Scorsese augments this intro with a playful short film shot on grainy black and white in the style of the era’s silents, showing the Osage in lavish clothes and on posh golf courses enjoying their wealth, while the white people run their errands and drive them around. It is in this climate that Ernest arrives in Oklahoma, with the film swiftly switching back to color as we notice his goofily mid-parted hair. His confusion is palpable when a wealthy Osage proudly tells Ernest, “This is my land.”
While they set the book in motion, the murders of Charlie Whitehorn and Mollie’s sister Anna Kyle Brown don’t occur until nearly an hour into the film, a smart decision by Scorsese and Roth that gives much needed breathing room to the eventual coupling of Ernest and Mollie, with the backdrop of legendary Jack Fisk’s lived-in production design, in step with Jacqueline West’s richly detailed costuming. In exchanges between Ernest and Hale, who’s known as “The King of the Osage Hills” and mostly liked as a righteous man, you can blatantly see the slimy latter’s overeager encouragement of Ernest to pursue Mollie’s hand in marriage.
“Can you stand their kind,” asks Hale to his nephew in one scene, among the earlier indications of both his sinister character’s racism and Ernest’s gullibility. Amusingly enough, some of these exchanges also resemble the unnervingly comical undertones of a dark moment in “The Wolf of Wall Street” with the famous chest-thumping. While Ernest and Hale don’t slam their fists on their own torsos, the greed they display, the ways in which they dehumanize those who trust them, is similar.
After much flirtation between Ernest and Mollie—which are among the strongest scenes of “Killers of the Flower Moon” because of the mesmerizing presence of Gladstone—the two finally tie the knot through a beautiful wedding and, to Hale’s disapproval, have children. But even during their early, innocent trysts, it doesn’t escape Robertson’s ominous musical cues that there is something suspenseful underneath it all, something to approach and handle with caution.
And that is why DiCaprio’s performance is titanic here in a role that asks a lot of him. Thanks to his commitment to the layers of Ernest, you buy the character both as a money-crazed, murderous and power-hungry pawn of Hale’s and someone who actually did fall in love with his wife once. That dichotomy is everywhere in DiCaprio’s acting and guilty body language; it’s even in his hairdo that swiftly loses its silly middle part in due course and becomes a menacingly slick and subtle side-sweep. Of course, Mollie is no one’s fool—more a patient and clever seer than an empty talker, she knows immediately that Ernest’s after money. But she follows the love, believing in Ernest’s genuine need to get settled in a caring home.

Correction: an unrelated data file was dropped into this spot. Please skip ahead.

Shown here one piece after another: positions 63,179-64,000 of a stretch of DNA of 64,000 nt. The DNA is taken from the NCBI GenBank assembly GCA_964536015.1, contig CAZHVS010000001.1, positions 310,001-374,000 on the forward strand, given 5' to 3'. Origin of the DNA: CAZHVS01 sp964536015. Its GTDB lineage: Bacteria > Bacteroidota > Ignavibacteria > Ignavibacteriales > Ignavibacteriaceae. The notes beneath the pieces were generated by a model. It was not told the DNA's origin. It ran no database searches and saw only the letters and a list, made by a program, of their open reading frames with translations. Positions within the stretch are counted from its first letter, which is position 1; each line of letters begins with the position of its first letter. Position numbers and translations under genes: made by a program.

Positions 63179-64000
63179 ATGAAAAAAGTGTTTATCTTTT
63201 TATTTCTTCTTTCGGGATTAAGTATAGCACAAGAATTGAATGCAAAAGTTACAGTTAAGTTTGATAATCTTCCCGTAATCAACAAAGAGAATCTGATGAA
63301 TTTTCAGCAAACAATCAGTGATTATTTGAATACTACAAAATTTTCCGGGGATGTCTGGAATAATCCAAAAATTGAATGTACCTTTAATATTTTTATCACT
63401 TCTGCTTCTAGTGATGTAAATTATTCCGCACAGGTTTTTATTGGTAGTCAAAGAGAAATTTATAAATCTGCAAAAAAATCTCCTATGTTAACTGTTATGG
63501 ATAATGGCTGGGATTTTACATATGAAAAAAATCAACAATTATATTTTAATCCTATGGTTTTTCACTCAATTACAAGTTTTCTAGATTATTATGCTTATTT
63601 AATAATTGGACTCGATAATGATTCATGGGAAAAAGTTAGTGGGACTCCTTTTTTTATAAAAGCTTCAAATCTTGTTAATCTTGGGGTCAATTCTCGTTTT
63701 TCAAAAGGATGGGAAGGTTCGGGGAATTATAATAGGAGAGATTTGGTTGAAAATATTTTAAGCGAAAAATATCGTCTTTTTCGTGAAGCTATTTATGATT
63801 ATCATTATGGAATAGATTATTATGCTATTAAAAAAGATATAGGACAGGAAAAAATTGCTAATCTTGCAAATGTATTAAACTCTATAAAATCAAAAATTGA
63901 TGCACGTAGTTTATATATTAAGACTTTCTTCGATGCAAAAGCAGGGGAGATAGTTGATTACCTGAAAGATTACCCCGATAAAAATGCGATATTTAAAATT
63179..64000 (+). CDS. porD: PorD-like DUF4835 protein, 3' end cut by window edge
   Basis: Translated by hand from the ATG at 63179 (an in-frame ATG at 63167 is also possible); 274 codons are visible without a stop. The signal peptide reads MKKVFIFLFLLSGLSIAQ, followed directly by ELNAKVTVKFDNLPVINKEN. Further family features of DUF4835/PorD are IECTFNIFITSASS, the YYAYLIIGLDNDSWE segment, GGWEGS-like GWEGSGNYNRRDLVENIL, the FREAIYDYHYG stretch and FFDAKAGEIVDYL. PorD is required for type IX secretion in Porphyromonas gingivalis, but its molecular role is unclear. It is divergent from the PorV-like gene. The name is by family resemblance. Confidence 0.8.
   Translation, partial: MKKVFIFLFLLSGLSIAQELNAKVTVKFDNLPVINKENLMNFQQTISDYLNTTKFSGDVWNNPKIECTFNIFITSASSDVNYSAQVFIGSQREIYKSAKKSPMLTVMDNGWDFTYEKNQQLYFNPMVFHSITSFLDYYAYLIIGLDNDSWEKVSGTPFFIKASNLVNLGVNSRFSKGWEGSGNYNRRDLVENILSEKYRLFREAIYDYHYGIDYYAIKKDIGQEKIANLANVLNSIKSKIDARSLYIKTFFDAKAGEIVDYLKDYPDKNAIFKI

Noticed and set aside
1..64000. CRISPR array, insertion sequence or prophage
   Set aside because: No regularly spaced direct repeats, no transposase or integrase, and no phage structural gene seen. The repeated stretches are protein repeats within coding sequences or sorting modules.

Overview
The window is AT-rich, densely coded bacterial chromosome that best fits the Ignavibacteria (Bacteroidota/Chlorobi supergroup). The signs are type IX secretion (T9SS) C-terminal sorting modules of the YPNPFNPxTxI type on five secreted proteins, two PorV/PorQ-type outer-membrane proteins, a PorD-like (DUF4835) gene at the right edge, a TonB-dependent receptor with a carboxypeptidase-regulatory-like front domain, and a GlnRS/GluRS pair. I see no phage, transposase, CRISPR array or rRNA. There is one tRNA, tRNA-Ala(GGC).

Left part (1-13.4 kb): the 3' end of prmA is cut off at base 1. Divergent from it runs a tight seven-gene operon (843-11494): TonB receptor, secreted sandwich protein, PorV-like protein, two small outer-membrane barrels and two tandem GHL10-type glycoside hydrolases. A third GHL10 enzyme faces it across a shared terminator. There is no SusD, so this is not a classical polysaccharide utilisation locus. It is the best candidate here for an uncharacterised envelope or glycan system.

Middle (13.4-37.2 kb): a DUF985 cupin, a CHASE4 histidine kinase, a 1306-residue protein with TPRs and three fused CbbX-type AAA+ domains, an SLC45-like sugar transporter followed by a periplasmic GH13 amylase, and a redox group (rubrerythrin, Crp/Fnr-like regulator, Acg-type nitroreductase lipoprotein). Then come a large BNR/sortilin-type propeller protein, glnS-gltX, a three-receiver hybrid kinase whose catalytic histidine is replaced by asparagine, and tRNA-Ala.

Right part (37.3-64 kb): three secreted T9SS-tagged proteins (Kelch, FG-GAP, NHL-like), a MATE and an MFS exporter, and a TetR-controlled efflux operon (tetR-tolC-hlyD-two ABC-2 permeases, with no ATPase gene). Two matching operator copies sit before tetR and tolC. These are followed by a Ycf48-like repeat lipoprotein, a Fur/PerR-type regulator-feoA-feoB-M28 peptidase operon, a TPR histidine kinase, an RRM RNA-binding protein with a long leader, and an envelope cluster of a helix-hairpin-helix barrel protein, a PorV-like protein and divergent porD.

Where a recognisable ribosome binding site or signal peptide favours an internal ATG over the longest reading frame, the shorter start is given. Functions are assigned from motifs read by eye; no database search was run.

Once the murders arrive, the film becomes a blistering Scorsese gangster movie enmeshed with a Western, with back-alley murders, shady under-the-table dealings and Thelma Schoonmaker’s zippy editing across various moving parts that gives the multi-pronged story its shape and speed. The script also strives to dissect the different facets of American racism, making sure that the Tulsa race massacre (which happened so close to the Osage murders) and the evil deeds of the KKK are woven into the story in ways meaningful and alarming.
Admittedly, the bureau of investigation’s Tom White (a terrific Jesse Plemons) enters the film a little too late, once Mollie herself—despite her mysteriously deteriorating health—visits Washington and demands change upon the killings of not only Anna, but her two other sisters, her mother, cousin, brother-in-law and a private investigator that she hired.
It’s soul-wrenching to watch Mollie slowly decline through ferocious segments Scorsese orchestrates like a devastating thriller, somehow managing to maintain the suspense even though the evildoers are never hidden. It’s also a little upsetting that Mollie becomes more of a back-burner player during a large chunk of the film. As previously noted, this is very much by the design of the story. Regardless, one can’t help but wonder whether Scorsese and Roth could have gone deeper with her character and family life in the film’s first act—it feels like the nearly 206-minute runtime would have had room for it.
Still, Gladstone delivers a silently towering performance in the final stretch as Mollie tries to parse out her feelings. And Scorsese reaches an unexpectedly delicate, even masterful conclusion for “Killers of the Flower Moon” after a striking police procedural chapter that features Brendan Fraser and John Lithgow in explosive judicial parts. It’s a spiritual, personal and deeply human parting note that feels as specific and enormous as the rest of the film, bleeding for the departed in reverberating silence.